The present invention therefore has the object of providing an air humidifier of the type mentioned above which achieves a higher humidifying efficiency through the use of only a small amount of water.

SUMMARY OF THE INVENTION

This object is met, according to the invention, in that the degree of separation of the moisture separator is adjusted as a function of the humidification parameters. As a result of this step, it is possible, depending on the existing humidifying output, in particular with respect to the existing drop spectrum, to adjust the liquid separator in such a way that the excess drops are separated from the humidified air in an optimal manner. Consequently, excellent conditions can be provided for an effective mass transfer, while the invention nevertheless ensures that the excess liquid is separated so that the ventilating devices located downstream remain dry. The degree of separation of the moisture separator can be adjusted either manually or, according to another embodiment example of the invention, automatically as a function of the humidification parameters of the humidifying device. In the latter case, corresponding sensors are capable of detecting the humidification parameters. The sensors transmit the humidification parameters to a control unit or regulating device which controls the liquid separator.

It is advantageous in particular when--as already mentioned--the degree of separation is varied with respect to the drop sizes to be separated.

According to a further development of the invention, the humidifying device as already mentioned--is a liquid atomizing device which atomizes different drop spectra as a function of the humidification parameters, and the degree of separation of the moisture separator is adjusted as a function of the drop spectra in question.

In a particularly advantageous manner, the moisture separator has lamellar or rib walls which cause a deflection of the flow of air so that the excess drops are thrown against the regions of the rib walls and are accordingly separated. The moisture separator accordingly works according to the principle of centrifugal force. This is also known as a "centrifugal separator". Due to the deflection of the humidified air flow, the free drops contained therein are thrown against the regions of the rib walls and thus settle on these regions and flow into a collecting receptacle. They can then be returned to the process, i.e. the liquid can be atomized again by means of the liquid atomizing device.

The positions of the rib walls or the positions of portions of the rib walls can preferably be changed to adjust the degree of separation.

According to an embodiment example, the rib walls or portions thereof are adjusted as a function of the atomizing pressure of the liquid atomizing device. If the atomizing pressure is set very high resulting in a high-pressure atomization--which is particularly important according to the invention--this produces a liquid spectrum with extremely small drop sizes. These vex), small drops have a very positive effect on the mass transfer, i.e. with respect to the evaporation, so that the air flow can be humidified with a relatively small amount of water. On the other hand, the construction of the moisture separator according to the invention nevertheless ensures that the very small drops can also be separated in the moisture separator so that 100% relative humidity can be achieved without generating unwanted large, free drops of water. Moreover, according to the invention, it is possible to adjust the degree of separation of the moisture separator in such a way that the very smallest drops can pass through the moisture separator so that they are evaporated and absorbed by the air flow in the subsequent regions of the ventilation installation without resulting in impermissible precipitation of moisture.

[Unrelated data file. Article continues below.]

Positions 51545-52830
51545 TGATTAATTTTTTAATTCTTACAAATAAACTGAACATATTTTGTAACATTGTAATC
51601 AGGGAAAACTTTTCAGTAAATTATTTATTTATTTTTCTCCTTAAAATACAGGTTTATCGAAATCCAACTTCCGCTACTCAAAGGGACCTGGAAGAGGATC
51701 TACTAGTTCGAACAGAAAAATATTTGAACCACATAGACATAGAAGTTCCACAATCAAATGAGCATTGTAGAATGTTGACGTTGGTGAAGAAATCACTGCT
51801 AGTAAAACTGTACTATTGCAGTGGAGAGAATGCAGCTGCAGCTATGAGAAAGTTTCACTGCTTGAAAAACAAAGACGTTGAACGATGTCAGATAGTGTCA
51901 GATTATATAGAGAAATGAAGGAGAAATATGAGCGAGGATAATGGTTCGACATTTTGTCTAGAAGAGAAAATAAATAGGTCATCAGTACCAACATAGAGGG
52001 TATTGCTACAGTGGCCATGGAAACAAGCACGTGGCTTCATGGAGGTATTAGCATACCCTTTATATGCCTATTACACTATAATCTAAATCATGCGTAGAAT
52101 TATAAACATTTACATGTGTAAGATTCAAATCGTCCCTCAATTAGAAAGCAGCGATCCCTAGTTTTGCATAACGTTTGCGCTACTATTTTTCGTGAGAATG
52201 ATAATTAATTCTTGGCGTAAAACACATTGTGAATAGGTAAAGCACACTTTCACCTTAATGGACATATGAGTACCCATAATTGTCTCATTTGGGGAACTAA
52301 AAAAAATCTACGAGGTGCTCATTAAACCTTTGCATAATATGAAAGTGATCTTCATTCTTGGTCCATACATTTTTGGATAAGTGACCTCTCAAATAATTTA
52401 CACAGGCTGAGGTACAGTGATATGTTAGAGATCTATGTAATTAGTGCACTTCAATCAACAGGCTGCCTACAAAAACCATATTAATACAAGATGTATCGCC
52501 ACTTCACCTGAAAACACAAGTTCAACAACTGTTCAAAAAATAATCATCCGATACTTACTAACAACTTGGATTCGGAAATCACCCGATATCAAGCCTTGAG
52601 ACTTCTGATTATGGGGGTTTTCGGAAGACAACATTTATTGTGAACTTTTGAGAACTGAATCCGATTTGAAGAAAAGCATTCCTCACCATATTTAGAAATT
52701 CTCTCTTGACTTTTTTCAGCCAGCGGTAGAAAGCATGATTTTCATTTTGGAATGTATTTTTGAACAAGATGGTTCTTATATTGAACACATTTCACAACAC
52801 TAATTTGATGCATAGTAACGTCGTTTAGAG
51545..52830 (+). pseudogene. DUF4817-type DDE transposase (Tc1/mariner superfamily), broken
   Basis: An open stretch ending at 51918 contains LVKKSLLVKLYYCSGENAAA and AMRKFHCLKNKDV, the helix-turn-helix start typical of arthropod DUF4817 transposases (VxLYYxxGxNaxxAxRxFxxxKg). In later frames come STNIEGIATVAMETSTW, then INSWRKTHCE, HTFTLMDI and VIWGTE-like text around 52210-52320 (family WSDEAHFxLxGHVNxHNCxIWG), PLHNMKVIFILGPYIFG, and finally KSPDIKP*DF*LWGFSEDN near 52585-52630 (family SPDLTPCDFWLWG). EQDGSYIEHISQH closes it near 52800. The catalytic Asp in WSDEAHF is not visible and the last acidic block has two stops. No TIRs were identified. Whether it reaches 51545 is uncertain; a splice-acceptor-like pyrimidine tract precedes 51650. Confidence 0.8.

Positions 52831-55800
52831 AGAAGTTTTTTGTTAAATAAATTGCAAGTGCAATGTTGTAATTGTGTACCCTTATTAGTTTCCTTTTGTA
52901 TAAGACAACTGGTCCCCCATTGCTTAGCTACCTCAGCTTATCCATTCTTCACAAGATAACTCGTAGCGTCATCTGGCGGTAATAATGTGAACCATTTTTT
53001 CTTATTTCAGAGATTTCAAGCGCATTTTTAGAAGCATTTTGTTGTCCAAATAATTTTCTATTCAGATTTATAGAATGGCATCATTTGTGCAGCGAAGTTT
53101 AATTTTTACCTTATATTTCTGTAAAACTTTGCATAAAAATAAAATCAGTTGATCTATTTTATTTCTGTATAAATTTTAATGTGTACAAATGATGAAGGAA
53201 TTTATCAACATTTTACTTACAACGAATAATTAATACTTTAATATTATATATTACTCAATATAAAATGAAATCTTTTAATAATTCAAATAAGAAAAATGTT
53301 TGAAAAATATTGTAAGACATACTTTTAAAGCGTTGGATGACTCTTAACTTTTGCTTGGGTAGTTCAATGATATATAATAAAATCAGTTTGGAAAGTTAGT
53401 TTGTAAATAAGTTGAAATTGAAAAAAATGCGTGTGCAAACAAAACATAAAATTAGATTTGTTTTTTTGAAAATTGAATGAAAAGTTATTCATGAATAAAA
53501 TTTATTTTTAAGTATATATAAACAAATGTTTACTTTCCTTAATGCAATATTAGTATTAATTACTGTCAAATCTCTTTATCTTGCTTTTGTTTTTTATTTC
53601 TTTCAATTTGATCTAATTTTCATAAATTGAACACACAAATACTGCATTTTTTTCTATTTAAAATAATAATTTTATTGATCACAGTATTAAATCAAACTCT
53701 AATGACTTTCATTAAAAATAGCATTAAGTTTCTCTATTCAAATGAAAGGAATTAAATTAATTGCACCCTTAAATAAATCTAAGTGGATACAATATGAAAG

According to a further development of the invention, at least one of the rib walls--as seen in the direction of the air flow--is formed from a plurality of portions which, for the purpose of adjusting the degree of separation, are flexibly coupled with one another and can be displaced relative to one another so as to increase the angles of the air deflection. The angles of the air deflection can be decreased in a corresponding manner when these portions are drawn apart. By pushing the portions together, the labyrinth path formed by the rib walls is increased with respect to the angles of the air deflection resulting in proportionately greater centrifugal forces so that even very small drops are separated. Within the scope of the present application, "air deflection" refers to a change in the direction of flow by optional selection of the deflection angle. When it is not necessary to separate such small drops, the angles of the air deflection can be smaller, which is achieved by spreading apart the portions of the rib walls, since the bends in the labyrinth path are then less sharp.

In addition or alternatively, the rib walls may be formed by at least two partial walls of roughly identical contour which contact one another in a basic position and can be spread apart, in particular at an angle relative to one another, for adjusting the degree of separation. The two partial walls of a rib wall are preferably coupled with one another via a hinge or the like by way of their ends facing the flow of air and can be spread apart in a V-shaped manner to adjust the degree of separation.

In addition or alternatively, another embodiment form offers the possibility of outfitting the rib walls with foldable air flow displacement members for adjusting the degree of separation. The extent to which these air flow displacement members are spread apart from the rib wall determines the intensity of a whirling of the air and accordingly a change in the centrifugal force.

BRIEF DESCRIPTION OF THE DRAWINGS

The present invention will now be described in more detail with reference to the appended drawings, wherein: